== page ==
The increasing availability of free public genomic data has long shed doubt on the wisdom of the genomic-database-subscription business model. But a new company says proteomic data is a different story.
To great fanfare last week, Confirmant, the joint venture launched in June 2001 by Oxford GlycoSciences and the telecommunications firm Marconi, introduced a prototype of its “experimentally validated” human proteomic database at Cambridge Healthtech Institute’s Genome Tri-Conference in Santa Clara, Calif. Its mission: “To be the leading provider of bioinformation, offering customers a protein-centric view of the genome and a deeper understanding of disease.”
Company officials told ProteoMonitor that their so-called Protein Atlas, which will eventually contain data for every protein expressed in as many different tissues as possible, is commercially viable because its content simply won’t be eroded by public-sector efforts. They said that an approach such as theirs — one that systematically derives proteins from tissue samples and then maps them back to exons on the Golden Path version of the human genome using peptide sequence tags, or PSTs — would be too complex, costly, and massive an undertaking for any public-sector effort. “High-throughput expertise is required for this and we’re four years ahead of any others who would jump in,” said Confirmant’s CTO Jonathan Sheldon.
What about HUPO’s aims? “Those guys are the first to admit that it’s only this year that they’re even going to define what a public domain effort looks like,” said Sheldon. And as for any existing protein databases, he added: “Our information is experimentally derived, so the value is far greater than computationally derived data.” Only about 20 percent of annotated genes in the public sector databases have all the exons predicted exactly, he noted, and the public data contain numerous pseudogenes — non-protein-coding regions that have been misidentified as genes.
Confirmant’s Oxford, UK-based managers (who apparently named their product with no knowledge of the 30-year-old, first-ever macromolecular sequence repository, the Atlas of Protein Sequence and Structure that was published by the US National Biomedical Research Foundation) add that no one in the private sector has attempted such a project on the scale they have.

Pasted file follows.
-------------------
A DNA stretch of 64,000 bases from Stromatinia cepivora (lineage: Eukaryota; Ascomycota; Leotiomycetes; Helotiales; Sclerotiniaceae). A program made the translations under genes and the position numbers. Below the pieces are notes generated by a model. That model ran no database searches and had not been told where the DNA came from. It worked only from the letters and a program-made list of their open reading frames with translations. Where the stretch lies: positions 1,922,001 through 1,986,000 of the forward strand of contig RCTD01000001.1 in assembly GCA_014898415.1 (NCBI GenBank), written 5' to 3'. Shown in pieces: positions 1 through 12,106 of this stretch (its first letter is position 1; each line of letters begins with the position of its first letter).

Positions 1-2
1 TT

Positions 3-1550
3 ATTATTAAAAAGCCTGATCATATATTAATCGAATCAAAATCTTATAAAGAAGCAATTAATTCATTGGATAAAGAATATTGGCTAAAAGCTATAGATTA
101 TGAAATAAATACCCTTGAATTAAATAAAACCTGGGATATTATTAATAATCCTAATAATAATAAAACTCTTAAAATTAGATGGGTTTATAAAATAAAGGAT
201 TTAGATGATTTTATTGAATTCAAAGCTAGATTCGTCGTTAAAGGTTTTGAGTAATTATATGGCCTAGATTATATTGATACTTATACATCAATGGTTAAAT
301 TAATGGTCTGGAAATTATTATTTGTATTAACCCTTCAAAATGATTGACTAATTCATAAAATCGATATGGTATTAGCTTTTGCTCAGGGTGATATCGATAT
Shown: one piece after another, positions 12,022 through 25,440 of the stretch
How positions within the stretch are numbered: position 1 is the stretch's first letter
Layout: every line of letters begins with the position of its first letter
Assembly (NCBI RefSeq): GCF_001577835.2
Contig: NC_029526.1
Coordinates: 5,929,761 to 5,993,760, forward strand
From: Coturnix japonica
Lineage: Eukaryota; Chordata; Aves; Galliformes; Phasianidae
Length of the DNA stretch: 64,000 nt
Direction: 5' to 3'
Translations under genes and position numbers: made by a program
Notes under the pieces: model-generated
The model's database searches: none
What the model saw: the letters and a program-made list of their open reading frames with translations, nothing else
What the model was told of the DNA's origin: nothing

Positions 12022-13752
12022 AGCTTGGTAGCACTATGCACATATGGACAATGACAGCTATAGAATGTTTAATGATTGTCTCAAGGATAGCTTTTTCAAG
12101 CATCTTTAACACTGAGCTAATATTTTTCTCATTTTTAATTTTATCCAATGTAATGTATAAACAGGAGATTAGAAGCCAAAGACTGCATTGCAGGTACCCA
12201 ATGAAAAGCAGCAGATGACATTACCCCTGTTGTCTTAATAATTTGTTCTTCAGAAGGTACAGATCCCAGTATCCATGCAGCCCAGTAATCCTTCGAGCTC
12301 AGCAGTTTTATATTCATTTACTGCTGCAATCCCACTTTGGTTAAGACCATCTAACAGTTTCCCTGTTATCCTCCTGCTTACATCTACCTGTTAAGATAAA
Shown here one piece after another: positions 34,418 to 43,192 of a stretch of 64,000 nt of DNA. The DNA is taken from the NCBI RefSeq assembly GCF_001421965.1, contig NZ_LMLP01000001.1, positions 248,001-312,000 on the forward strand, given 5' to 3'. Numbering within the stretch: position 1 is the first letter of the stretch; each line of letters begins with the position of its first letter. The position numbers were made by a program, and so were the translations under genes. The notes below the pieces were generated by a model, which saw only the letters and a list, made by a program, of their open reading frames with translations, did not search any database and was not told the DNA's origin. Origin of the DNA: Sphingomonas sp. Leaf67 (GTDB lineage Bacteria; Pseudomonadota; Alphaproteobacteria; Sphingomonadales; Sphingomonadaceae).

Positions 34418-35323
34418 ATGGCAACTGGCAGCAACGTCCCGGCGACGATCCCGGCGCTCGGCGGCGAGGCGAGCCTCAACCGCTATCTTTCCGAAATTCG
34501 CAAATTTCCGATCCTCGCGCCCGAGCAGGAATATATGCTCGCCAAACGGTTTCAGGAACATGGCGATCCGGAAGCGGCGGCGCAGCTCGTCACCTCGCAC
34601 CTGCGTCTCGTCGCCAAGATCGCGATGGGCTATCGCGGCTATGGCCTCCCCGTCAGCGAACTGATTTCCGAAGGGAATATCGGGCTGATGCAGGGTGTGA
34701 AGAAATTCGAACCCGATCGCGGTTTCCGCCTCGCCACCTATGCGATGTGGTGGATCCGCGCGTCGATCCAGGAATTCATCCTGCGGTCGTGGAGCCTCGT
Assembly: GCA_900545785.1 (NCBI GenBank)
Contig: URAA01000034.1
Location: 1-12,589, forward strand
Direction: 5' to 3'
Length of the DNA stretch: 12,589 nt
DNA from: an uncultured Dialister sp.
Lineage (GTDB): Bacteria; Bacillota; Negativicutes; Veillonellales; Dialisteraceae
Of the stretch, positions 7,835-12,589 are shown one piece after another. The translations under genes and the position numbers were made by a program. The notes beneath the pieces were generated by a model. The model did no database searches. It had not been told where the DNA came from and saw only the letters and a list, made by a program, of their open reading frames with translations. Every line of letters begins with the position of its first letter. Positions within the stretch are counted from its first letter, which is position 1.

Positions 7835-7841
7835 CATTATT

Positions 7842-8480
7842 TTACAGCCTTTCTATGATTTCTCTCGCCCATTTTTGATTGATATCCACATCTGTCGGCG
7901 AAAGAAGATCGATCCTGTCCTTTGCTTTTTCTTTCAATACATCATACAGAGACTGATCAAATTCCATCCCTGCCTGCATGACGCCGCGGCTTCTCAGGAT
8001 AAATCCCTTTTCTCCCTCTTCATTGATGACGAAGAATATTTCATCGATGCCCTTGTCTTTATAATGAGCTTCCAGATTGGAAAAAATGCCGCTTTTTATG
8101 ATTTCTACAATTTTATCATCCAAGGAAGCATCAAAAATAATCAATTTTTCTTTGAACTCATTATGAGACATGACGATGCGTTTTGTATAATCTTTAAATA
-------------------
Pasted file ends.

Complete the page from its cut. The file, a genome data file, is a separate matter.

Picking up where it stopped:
Global Samples, Co-localized Fragments
Confirmant’s major expense, said Sheldon, is biosourcing. The company purchases diseased and normal blood, tissue, and cell-line samples from a variety of sources worldwide and uses any of several technologies — 1D and 2D gels, fractionation, ICAT reagents — and Oxford GlycoSciences’ tandem mass spectrometry method for characterizing proteins. The data are generated by OGS’s wet labs and turned over to Confirmant carte blanche for incorporation into the database.
Explained Sheldon: “We’re not just trying to isolate the protein once. We’re trying to isolate it in a variety of cell lines and tissues and body fluids. That will get you an angle on the different splice variations you see in tissues.”
Alternative splicing, he said, is important especially for temporal and tissue-specific expression. “Current wisdom says there are between five and 10 different splice forms per protein, depending on the gene you’re looking at … and these different protein isoforms and splice variants have been shown to be associated with different diseases.”
For instance, Sheldon cited data that Confirmant has derived from cerebrospinal fluid: The company found 300 genes that encoded greater than 1,500 different protein isoforms — a mix of splice variants, SNPs, and different posttranslational modifications. “To give that a disease relevance,” Sheldon said, “in the CSF we found over 28 different isoforms, and if you look at the levels of that particular protein in a normal and a schizophrenic sample you find only one of those actually varies quantitatively in schizophrenia.”
In its current state, Sheldon said the Protein Atlas contains data for 7,000 protein-coding genes from any of numerous tissue types and disease states. “You name it, we’ve got it: hearts, livers ... cancer, Alzheimer’, all kinds of diseases,” he said.
By its official commercial debut (planned for Cambridge Healthtech’s Beyond Genome conference in June) the Protein Atlas will contain information for 10,000 genes, he said.
Sheldon, a former Roche bioinformatics director, said the goal is to catalogue protein data for 30,000 genes by June 2003 and to expand the database over time by adding information on genes linked to time progression of disease states and perhaps eventually protein-protein interaction data.
Confirmant plans to sell royalty-free three-year subscriptions to pharmaceutical and large biotech companies. Sheldon, who wouldn’t comment on pricing but did not dispute previous reports that annual subscriptions would be priced at £2 million, or roughly $2.9 million, said there would be “a variety of offerings, priced accordingly.” For instance, customers might choose to purchase data for just one disease area, he said.
The 50-50 joint venture received initial cash funding of £30 million last June and currently employs 20 full-time and contract staff. Terms of the agreement call for Confirmant to pay Oxford GlycoSciences £5 million for exclusive marketing rights to intellectual property on selected proteome databases and £1.5 million to license data-analysis software. Additionally, Marconi will invest £10 million in Oxford GlycoSciences through the purchase of company shares.